Dark Horse Goes Same-Day Digital, Raising the Price Debate Once Again

A week ago, Dark Horse became the last major American comic publisher to announce that, beginning December 14, they would be releasing new comics on the same day in print and digitally, attributing their “huge success with digital sales” so far. Unlike many other publishers, they run their own online store, with frequent giveaways and a usual price point of $1.99 an issue, plus bundled discounts. This new policy includes collections and graphic novels as well.

Dark Horse Digital

The combination of those two factors — a rather generic same-day announcement and their prices offered so far — caused great consternation among some specialty comic retailers, who hate hate hate the idea that digital comics should cost less that print does. (One might assume that they don’t care to compete on anything other than price, but that can’t be right, since shops can provide so much more.) Five days after the press release, Dark Horse released a clarifying letter from CEO Mike Richardson in which he “apologize[d] for the confusion and concern”, made reassuring noises about the importance of the direct market, and stated that

We have chosen to release all new single-issue comics digitally for the price of $2.99 for the first month, dropping to our standard digital pricing of $1.99 after that.

As I’ve mentioned before, pricing equality between print and digital means that digital comics often end up costing more than their physical counterparts, since the hard-core comic buyer often gets a 10-20% discount from their retailer. Or there are the more obvious price discrepancies once you start looking at collections available used vs. individual digital copy prices. Since digital have no storage issues, back-issue prices don’t have to drop to clear out dead (non-moving, no longer in demand) stock.

Dropping the price after a month reminds me of the silly way movie studios are delaying DVD releases to rental outlets in an attempt to “force” customers to buy. What ends up happening is that customers get what they want when it’s available at a price they find reasonable. Attempting to “drive” their behavior just makes a company look old-fashioned and in the extreme, a bit ridiculous. You also risk fans feeling resentful over the attempt to manipulate them.

Noted comic creator Brian Wood tackled the question in a sympathetic way, while arguing for lower digital prices:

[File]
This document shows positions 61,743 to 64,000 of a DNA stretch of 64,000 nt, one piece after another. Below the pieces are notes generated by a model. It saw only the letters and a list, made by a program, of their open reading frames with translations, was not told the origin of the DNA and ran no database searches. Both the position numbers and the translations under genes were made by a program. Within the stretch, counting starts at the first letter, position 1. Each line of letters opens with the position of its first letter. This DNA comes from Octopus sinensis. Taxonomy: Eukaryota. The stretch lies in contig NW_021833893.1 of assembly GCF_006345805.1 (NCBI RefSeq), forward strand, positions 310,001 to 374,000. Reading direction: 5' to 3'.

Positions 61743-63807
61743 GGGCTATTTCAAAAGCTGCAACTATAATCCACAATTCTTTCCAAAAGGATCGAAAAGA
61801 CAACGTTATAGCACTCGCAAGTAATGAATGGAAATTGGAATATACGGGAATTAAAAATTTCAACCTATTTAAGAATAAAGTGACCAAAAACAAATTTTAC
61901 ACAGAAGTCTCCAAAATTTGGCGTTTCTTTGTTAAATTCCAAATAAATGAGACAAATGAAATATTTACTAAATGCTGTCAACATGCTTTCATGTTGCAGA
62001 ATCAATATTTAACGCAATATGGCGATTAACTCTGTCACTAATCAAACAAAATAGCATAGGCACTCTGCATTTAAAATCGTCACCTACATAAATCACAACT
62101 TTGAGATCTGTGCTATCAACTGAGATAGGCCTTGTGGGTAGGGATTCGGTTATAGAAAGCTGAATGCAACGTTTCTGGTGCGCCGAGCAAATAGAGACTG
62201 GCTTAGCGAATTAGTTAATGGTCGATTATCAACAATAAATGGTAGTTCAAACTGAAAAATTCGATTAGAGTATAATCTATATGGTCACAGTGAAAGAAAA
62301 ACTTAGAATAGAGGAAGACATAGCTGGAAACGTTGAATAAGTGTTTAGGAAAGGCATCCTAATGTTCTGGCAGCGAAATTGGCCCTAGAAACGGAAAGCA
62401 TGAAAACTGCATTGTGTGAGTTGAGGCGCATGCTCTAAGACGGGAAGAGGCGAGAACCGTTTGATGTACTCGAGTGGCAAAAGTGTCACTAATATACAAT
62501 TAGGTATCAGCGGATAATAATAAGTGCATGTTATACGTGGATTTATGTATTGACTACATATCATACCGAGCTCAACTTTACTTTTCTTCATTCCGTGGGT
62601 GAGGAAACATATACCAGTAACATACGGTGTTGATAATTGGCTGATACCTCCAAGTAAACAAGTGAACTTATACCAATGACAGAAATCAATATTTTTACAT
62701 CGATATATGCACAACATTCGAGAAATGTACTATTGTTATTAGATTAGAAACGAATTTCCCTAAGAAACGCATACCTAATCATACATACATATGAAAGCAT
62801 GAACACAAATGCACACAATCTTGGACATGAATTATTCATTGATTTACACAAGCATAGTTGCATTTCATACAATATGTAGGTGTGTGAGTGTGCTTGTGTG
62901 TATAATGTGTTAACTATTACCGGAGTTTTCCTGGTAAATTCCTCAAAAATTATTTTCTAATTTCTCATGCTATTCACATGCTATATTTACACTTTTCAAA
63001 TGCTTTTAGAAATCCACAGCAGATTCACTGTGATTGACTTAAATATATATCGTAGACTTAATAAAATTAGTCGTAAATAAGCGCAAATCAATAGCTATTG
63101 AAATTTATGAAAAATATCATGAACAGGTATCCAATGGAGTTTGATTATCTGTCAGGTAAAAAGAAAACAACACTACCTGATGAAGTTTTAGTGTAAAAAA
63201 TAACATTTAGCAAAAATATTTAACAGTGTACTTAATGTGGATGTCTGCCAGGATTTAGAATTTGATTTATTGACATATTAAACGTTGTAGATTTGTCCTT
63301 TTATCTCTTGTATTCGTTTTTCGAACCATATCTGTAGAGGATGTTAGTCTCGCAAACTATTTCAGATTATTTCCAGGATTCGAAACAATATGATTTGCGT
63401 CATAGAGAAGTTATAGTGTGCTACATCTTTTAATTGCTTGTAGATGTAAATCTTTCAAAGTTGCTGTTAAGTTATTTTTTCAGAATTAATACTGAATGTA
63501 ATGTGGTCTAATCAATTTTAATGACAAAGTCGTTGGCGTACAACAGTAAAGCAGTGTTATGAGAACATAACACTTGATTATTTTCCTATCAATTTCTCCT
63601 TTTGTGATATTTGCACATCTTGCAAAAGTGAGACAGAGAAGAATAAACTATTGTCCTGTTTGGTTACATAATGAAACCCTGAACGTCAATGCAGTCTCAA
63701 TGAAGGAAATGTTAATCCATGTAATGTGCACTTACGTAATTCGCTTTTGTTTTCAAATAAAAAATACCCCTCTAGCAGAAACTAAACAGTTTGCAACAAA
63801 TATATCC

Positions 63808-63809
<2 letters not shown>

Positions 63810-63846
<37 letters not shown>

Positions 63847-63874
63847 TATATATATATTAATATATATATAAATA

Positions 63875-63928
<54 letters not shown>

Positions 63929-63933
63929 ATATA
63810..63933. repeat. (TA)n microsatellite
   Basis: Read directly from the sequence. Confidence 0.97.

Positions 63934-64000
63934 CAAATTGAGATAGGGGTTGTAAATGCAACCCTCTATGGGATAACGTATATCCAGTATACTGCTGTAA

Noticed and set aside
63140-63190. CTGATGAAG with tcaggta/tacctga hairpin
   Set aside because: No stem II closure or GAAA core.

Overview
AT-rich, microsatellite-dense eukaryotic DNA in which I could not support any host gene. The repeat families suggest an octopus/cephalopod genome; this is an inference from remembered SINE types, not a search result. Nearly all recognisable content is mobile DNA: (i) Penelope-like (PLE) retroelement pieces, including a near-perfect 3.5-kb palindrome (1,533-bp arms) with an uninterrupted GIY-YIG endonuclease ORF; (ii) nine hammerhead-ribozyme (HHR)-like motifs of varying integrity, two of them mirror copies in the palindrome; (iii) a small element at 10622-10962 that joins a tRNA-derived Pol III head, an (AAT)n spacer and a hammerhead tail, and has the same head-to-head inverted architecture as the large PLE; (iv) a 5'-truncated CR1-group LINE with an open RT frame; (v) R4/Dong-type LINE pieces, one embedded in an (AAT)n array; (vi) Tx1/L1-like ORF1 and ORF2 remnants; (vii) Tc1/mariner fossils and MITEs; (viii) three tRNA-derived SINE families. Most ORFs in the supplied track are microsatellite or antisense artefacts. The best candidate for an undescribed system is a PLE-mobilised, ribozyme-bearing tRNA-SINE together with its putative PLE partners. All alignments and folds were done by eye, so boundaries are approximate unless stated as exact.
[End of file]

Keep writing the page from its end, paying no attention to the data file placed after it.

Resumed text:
Everyone I know loves comic shops. Everyone I know who makes comics, especially creator-owned comics, is hurting, financially. … So to what extent does digital as a publishing format represent an additional revenue stream, one on top of print sales through shops, one that can ease some of the suffering?

Don’t know. No one knows, because we aren’t seeing true sales numbers yet. No one’s figured out what the magic price point is, because none of the big players have taken the risk and offered a 99 cent comic, or a 1.99 comic, etc., in a meaningful way. The price point is being kept artificially high out of deference to our retail partners. The price that fair-minded readers WANT to buy digital comics at is starkly different from what’s they are currently set at.

He goes on to mention that Dark Horse’s clarification came out after threats of boycotts from retailers and that he suspects “my career in comics may be drastically reduced in the near future.” He’s going to be working on a Dark Horse comic, so he’s got a horse in the race, but he’s being creative about it, looking at ways to make the print version special. It’s still dismaying to him, seeing retailers threaten to refuse to order his work because of a disagreement he has nothing to do with.

The sooner we realize that print and digital are not equivalent substitutes for each other, the faster we’ll be able to move forward instead of spatting at each other. Each has strengths and weaknesses (instant gratification with digital, but no ability to resell later, just to mention two factors), and the smart analysis believes that digital readers are additive to the market, not simply print buyers switching. As Wood says, though, we can’t prove that yet because no one’s willing to risk the retailer outrage, even though customers are pretty clear about what they want. Ignoring the customer never makes good business sense, does it? (That’s when I remind myself that the traditional customer of the comic publisher is the comic retailer, not the end buyer. And that’s why things are particularly complicated in the comics industry.)

Note that Archie was one of the first American comic publishers to go same-day digital AND their digital books are cheaper than the print ones. Why didn’t retailers go after them? Because Archie has strong outside-direct market sales, meaning they’re not as dependent on retailer opinion, and because many comic shop owners don’t care about what they see as “kiddie books”.